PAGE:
Kinect is not about “moving from the core to the broad”, says Microsoft’s Chris Lewis

By Stephany Nunneley, Tuesday, 2 November 2010 15:15 GMT


Microsoft’s Chris Lewis has said the key to Kinect’s success is “getting people in front of the technology and experiencing it”.

Speaking with MCV, the European VP of interactive entertainment said getting people to experience the tech first hand was the reason Microsoft was having so many trials in stores around the UK and Europe leading up to it’s November 10 launch.

“From the [Kinect] announcements at E3, right through to Gamescom where we announced the date across Europe, it is about building that rolling thunder of awareness, buzz and trial in the market,” said Lewis. “I can’t speak numbers [regarding marketing cost], but we understand the need to target a broad, younger, older, more female audience. But by necessity that means we are targeting those people through different media, and working in new ways with our online and print campaigns. And that requires us to spend significant sums of money to achieve the awareness we crave.”

When comparing the marketing of Kinect with Xbox 360’s, Lewis said the difference between the two campaigns is the audience, as the core Xbox 360 fan is what “defined” the brand. Lewis added Microsoft is still “committed to the core gamer” despite the new product.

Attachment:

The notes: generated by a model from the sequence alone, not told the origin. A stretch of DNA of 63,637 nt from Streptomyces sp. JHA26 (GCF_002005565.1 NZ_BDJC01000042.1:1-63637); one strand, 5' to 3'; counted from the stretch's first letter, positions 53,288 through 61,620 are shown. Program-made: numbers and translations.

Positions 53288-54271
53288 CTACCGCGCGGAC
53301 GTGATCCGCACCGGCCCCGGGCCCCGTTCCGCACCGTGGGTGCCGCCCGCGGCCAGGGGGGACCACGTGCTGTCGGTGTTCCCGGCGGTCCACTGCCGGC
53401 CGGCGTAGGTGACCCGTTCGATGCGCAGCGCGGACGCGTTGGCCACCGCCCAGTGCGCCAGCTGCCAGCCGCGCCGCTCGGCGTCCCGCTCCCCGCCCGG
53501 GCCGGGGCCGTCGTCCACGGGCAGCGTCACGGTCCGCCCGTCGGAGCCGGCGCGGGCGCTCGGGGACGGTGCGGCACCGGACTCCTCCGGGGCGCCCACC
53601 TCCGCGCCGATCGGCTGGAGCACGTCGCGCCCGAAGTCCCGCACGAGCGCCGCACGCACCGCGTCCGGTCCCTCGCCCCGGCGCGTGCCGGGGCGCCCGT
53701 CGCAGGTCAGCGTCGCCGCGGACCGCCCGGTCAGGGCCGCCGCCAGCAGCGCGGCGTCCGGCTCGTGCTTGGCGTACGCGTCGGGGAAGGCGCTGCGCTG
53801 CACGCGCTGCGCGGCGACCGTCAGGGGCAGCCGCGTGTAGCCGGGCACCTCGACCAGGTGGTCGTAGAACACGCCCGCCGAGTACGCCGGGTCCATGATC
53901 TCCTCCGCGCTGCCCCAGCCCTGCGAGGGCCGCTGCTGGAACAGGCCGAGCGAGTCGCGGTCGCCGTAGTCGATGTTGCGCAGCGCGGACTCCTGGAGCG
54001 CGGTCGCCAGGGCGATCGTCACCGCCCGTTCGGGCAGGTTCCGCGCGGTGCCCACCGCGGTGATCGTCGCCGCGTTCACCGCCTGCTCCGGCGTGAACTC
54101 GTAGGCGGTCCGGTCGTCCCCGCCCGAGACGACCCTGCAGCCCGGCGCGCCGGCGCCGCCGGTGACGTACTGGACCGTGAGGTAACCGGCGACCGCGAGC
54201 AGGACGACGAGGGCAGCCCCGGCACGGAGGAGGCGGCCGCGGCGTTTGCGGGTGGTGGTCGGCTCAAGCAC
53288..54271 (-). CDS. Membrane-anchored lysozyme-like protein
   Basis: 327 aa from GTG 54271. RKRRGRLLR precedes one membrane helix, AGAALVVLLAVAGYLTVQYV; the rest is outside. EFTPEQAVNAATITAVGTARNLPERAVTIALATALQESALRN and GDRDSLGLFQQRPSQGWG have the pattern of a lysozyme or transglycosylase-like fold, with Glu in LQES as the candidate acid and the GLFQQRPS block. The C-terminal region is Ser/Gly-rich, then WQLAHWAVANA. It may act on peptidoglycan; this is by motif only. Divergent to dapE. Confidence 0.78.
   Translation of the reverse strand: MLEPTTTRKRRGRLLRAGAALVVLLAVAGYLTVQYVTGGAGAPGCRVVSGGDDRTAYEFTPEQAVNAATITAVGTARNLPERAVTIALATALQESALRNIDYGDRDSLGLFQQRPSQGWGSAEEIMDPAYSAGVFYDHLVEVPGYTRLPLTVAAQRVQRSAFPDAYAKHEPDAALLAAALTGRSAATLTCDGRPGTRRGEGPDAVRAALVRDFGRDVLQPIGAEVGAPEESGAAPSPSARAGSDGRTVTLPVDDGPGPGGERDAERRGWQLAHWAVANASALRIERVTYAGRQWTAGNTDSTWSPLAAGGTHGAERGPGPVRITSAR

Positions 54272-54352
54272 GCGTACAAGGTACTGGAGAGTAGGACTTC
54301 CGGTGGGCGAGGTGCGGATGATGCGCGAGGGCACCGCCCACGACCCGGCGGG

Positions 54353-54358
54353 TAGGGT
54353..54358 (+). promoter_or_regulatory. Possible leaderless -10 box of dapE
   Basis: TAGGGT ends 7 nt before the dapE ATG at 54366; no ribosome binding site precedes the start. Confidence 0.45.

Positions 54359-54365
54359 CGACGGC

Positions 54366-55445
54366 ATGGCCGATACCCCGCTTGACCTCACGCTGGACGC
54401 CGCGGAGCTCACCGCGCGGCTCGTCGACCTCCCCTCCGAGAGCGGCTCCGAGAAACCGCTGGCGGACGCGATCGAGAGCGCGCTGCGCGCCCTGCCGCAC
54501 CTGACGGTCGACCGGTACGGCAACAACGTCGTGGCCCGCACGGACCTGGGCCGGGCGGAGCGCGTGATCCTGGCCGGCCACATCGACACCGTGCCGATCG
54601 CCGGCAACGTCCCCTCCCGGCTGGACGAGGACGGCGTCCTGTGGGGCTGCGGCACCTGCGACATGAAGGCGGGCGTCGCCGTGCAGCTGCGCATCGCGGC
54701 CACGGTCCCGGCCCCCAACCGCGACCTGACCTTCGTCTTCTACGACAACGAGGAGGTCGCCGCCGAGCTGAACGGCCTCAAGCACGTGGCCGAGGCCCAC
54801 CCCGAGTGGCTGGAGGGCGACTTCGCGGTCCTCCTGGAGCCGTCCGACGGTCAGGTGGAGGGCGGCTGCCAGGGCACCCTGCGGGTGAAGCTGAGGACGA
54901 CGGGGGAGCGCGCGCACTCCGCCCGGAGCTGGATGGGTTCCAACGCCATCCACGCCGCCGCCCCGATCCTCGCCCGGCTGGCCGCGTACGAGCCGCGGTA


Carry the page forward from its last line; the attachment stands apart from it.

“It is not about moving from the core to the broad,” he said. “It is about ‘and’ not ‘or’. Halo: Reach, Fable III and Gears of War are fabulous blockbuster titles for that audience and there will be more to come.

“You will see some deep, pure Kinect games at launch. Dance Central from Harmonix and Your Shape from Ubisoft scored very well at E3. But over time I think we’ll see hybrid-type experiences, where you have a game that naturally lends itself far more to a controller, but has Kinect experiences built into that where you can use body gestures to control aspects of the game.”

Lewis believes Kinect will help Xbox 360 sell more units during this fiscal year than the prior one, as the device provides a “huge opportunity” and Microsoft has “ambitious targets for growth”. He also believes within the next five years, the console will sell just as many units as its first five years (42 million) “if not even more” in the next five to come.

Kinect launches in the US November 4.

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